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Sacrifice to gain

Gordon Brown ended his tenure as Chancellor with a grandstanding performance at his final Budget speech last March. He finished by saying that the basic rate of income tax would be cut “from 22p down to 20p”.

What was less obvious from the speech was the discreet removal of the 10p starting rate for income tax and the increase in the National Insurance upper earnings limit by £3,900 on top of the normal inflation-linked rise.

The latter change means that people earning between £35,000 and £42,000 will see varying outcomes from the combined changes to income tax and NI. For example, those earning £35,000 will see their income rise by £382.50 in 2008-09 compared with the current tax year. After £35,000, the gains fall rapidly, with those earning £39,800 finding themselves £1.50 a year worse off. However, above £40,000, overall gains begin to rise rapidly again and those earning £41,500 or more will find themselves £297 better off in 2008-09.

The low-paid might feel equally aggrieved. Those earning less than £15,000 will pay more tax and NI. The figures compute as £161.50 a year more tax and NI for a part-timer earning £7,000. However, some of the low-paid may see these losses offset by increases to child benefit and child tax credit.

It is unlikely that many of these low-earners will benefit from good quality financial advice. However, financial advisers do serve middleincome-earners and it is here where advice might be particularly useful.

The reason for the wild variations in the end result for those earning between £35,000 and £41,500 is the change to NI. The 11 per cent band is being expanded and at a faster rate than hitherto, meaning that these people will pay 10 per cent more on this slice than last year. Without the NI change, these people would all be significantly better off, thanks to the reduction in basic-rate income tax from 22 to 20 per cent.

The trick is to keep the benefit of the income tax change but get rid of the loss resulting from the NI change.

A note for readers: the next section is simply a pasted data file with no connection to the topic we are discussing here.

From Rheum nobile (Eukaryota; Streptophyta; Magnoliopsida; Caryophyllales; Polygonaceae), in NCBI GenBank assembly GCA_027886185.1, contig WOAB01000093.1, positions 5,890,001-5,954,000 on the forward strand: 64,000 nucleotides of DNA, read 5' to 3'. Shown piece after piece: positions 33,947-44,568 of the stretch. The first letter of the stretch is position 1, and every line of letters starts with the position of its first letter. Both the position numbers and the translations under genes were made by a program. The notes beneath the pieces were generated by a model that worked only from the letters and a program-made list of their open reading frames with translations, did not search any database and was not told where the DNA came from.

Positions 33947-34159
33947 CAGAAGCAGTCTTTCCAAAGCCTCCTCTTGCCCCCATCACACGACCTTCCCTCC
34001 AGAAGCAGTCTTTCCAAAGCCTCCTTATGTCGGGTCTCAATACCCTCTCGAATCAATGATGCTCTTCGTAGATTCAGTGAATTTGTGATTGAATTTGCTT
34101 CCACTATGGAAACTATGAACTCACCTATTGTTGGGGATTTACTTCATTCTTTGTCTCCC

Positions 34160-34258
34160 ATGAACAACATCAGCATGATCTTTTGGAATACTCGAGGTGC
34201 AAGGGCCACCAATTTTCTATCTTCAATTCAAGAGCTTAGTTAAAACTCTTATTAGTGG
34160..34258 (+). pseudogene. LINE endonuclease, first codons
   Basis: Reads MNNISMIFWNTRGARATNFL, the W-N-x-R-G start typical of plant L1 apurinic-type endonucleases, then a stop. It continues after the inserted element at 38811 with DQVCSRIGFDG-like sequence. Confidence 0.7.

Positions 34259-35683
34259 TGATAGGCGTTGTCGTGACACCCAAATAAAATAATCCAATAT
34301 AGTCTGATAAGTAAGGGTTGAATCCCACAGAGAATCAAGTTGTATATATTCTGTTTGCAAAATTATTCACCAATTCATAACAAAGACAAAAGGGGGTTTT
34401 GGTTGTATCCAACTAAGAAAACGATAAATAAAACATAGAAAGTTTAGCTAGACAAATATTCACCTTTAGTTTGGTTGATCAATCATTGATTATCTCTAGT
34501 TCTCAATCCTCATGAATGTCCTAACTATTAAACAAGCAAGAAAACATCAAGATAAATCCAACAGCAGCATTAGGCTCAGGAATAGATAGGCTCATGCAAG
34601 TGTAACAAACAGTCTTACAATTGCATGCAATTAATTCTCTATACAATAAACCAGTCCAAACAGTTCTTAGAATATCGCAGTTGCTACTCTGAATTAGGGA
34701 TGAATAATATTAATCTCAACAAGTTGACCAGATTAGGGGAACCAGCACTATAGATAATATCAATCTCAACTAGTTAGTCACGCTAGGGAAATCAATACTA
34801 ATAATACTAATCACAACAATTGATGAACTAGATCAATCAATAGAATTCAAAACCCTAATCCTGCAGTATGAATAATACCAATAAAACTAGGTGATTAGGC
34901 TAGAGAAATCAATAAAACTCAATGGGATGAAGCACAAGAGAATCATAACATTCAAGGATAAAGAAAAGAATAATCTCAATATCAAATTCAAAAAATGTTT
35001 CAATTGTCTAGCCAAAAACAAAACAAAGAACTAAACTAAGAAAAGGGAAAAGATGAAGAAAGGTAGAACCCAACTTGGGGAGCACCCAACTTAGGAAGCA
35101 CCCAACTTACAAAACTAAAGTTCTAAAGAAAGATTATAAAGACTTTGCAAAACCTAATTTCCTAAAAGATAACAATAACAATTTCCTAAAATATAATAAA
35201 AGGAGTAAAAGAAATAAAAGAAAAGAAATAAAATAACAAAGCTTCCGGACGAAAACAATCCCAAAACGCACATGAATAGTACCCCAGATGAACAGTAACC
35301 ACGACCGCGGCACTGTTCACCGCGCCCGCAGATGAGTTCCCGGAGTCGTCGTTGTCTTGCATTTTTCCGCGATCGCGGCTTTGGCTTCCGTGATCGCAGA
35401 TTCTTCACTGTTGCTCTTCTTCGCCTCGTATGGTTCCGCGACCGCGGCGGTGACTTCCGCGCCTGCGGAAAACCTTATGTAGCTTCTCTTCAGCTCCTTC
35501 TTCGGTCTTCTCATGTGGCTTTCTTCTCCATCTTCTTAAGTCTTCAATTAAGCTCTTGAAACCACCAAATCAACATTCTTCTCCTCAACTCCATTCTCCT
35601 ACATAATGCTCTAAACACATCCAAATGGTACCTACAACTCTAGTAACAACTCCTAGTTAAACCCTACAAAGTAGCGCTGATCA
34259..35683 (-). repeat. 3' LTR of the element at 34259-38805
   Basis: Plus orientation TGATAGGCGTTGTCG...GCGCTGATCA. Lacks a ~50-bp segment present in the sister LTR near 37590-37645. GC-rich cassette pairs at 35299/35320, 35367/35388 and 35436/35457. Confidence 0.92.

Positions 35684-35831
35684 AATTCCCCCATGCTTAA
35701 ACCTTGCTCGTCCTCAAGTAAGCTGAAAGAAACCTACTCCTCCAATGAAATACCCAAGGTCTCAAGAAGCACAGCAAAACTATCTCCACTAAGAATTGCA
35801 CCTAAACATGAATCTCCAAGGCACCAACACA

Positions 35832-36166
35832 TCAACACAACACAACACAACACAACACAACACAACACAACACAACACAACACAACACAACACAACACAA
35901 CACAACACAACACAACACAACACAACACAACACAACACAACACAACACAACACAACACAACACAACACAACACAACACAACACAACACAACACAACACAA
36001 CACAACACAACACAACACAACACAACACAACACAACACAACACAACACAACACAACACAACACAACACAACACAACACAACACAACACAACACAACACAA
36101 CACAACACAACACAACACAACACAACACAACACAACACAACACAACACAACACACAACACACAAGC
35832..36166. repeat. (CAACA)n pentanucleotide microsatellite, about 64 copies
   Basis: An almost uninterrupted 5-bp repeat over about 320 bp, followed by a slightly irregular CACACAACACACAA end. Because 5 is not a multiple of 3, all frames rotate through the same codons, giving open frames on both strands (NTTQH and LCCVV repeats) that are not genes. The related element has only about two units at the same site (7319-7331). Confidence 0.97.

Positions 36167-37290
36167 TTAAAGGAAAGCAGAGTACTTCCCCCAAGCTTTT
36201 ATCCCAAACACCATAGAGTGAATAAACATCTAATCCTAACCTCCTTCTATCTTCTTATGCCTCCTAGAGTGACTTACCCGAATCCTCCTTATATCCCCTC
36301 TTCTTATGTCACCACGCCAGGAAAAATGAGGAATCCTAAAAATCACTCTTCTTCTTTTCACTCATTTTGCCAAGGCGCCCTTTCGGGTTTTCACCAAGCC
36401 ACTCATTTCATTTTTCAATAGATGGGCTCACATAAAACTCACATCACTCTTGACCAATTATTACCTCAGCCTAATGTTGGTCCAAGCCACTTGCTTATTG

The obvious way to achieve this result is through salary sacrifice. Take those in this target group worst hit by the change – those earning £39,800. We have already seen that they are £1.50 worse off each month.

Let us assume our £39,800 earners are paying £400 a month gross to a personal pension out of their own bank account. By giving up £4,800 in salary each year and having their employer pay their pension contribution on their behalf, they could turn themselves from tax losers into tax gainers. Take-home pay would rise in line with a £35,000 earner by £382.50 a year.

Their employer would save 12.8 per cent employer’s NI on the £4,800 sacrificed salary or £614.40 a year. That is nearly a £1,000 a year tax saving between employer and employee. That saving could be used profitably to increase pension contributions. A £1,000 a year contribution for a 40-year-old retiring at 65 would generate an extra pot of over £40,000 in today’s money if the fund grew at a real rate of return of 3.5 per cent net of charges each year.

Paying in a lump sum before April 6 is also beneficial. These people are still basic-rate taxpayers so their pension contributions receive 22 per cent tax relief at the moment but this will fall to 20 per cent on or after April 6. Therefore, the cost of paying in a £10,000 lump sum is £200 a month cheaper now than it will be after these tax changes go through.

John Lawson is head of pensions policy at Standard Life


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